PH warned vs China treachery as Filipinos’ eyes glued to polls
MANILA, Philippines—China could take advantage of the Philippines’ election period next year to be more assertive in the West Philippine Sea in ways that would alter the status quo in its favor, a maritime law expert warned.
Dr. Jay Batongbacal, director of the University of the Philippines Institute for Maritime Affairs and Law of the Sea, said the Philippines, together with its allies and partners, should be more vigilant in monitoring the situation in the West Philippine Sea during the national elections in 2022.
“With the election will come a power transition, during which it may be difficult for the government to respond to crisis on account of uncertainties in decision-making and decision makers as well,” he said at an online forum hosted by Stratbase ADR Institute on Thursday (Nov. 25).
He said the elections next year coincides with the summer season, during which claimants in the South China Sea operate more freely. Summer, or dry, season in the Philippines is usually between March and May, while the typhoon season begins in June or July.
The Philippine presidential and general elections will be held on May 9, 2022, with the campaign period starting in February. The Constitution mandates that a new president should take oath every June 30 of the election year.
Batongbacal said he sees that in the coming year, China would carry out more activities that would further its “acquisition of control and dominance over large areas of the sea” through the use of grey zone operations like employing maritime militia, “while avoiding the conditions that enable us to take measures for our defense.”
Beijing’s supposedly civilian activities would be backed up with law enforcement operations and expansion of military might.
“Historically, tensions in the West Philippine Sea tend to flare up during the summer months before the typhoon season, and all claimants are able to freely and intensively operate at sea. That happens to coincide with the election season,” Batongbacal said.
“The elections create an opportunity that could be exploited at a time when the government and its responses will be slow and uncertain,” he said.
Batongbacal said the hostile action at Ayungin (Second Thomas) Shoal last week by a China coast guard vessel, which blocked Philippine supply boats and attacked these with water cannon, showed that China “will not lose an opportunity to change the status quo in its favor.” China could do this by blocking supply lines to BRP Sierra Madre, the Philippine military outpost at Ayungin.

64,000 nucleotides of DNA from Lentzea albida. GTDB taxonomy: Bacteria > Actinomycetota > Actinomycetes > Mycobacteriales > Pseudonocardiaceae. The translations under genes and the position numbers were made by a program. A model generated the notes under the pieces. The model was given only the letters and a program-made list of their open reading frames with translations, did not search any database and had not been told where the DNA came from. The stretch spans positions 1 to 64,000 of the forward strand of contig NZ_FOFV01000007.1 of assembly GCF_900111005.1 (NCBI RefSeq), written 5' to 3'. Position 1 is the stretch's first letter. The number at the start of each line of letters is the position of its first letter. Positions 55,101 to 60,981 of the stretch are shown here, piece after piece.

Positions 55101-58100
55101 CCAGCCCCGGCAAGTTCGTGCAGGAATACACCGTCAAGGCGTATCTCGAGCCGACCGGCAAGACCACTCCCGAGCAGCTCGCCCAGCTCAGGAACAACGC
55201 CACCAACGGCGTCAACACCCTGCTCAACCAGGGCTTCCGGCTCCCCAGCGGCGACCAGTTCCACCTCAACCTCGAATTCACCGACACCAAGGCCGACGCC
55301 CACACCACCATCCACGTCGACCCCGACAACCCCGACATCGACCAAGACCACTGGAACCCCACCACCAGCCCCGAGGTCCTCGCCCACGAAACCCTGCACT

China regularly deploys at least one coast guard vessel near the shoal to monitor Philippine activities near BRP Sierra Madre. Chinese vessels have harassed Philippine resupply missions repeatedly.
Batongbacal said China tried to start reclamation work on Panatag (Scarborough) Shoal, which is inside Philippine exclusive economic zone (EEZ), in 2016, an election year, which was an attempt to militarize the shoal.
“These two represent potential crisis points that can be instigated to occur during the time of power transition, and we therefore must be prepared for it,” Batongbacal said.
“Our security forces must be extra vigilant about activities taking place in these areas claimed by China as we run up to the electoral period,” he said.
It would be a “major setback and major loss” for the Philippines if it could not prevent China’s attempts to further stomp on Philippine sovereignty in its waters.
“We must coordinate closely with our allies and partners to ensure that there are no gaps in our maritime domain awareness and that there is a sufficient flow of information and immediate action can be taken to prevent an induced crisis that could result in either the loss of our presence on Second Thomas Shoal or potential conversion of Scarborough Shoal into an artificial island,” Batongbacal said.
China on Wednesday (Nov. 24) repeated its demand for the Philippines to remove the grounded ship BRP Sierra Madre at Ayungin Shoal. This had been rejected by Philippine Defense Secretary Delfin Lorenzana, who declared that China was the real “trespasser” in Philippine EEZ.
Lorenzana said the Philippines has sovereign rights in the shoal, as supported by the 1982 United Nations Convention on the Law of the Sea, which China ratified, and the 2016 South China Sea arbitration ruling.
President Rodrigo Duterte, however, set the arbitral ruling aside in exchange for loans and investments from China which have yet to materialize even as Duterte’s tenure is ending in several months.
Batongbacal said the next election is crucial because it would determine the direction of the country’s foreign policy.
“If we care about the West Philippine Sea and the natural resources there, we cannot elect a president and vice president who will take a defeatist stance against our increasingly assertive neighbor,” he said.
“We will not, we may not survive, or rather the natural resources and exclusive rights entitlements that we have in the West Philippine Sea will not survive another six years of neglect and lack of adequate protection of indifference and recklessness,” he added.
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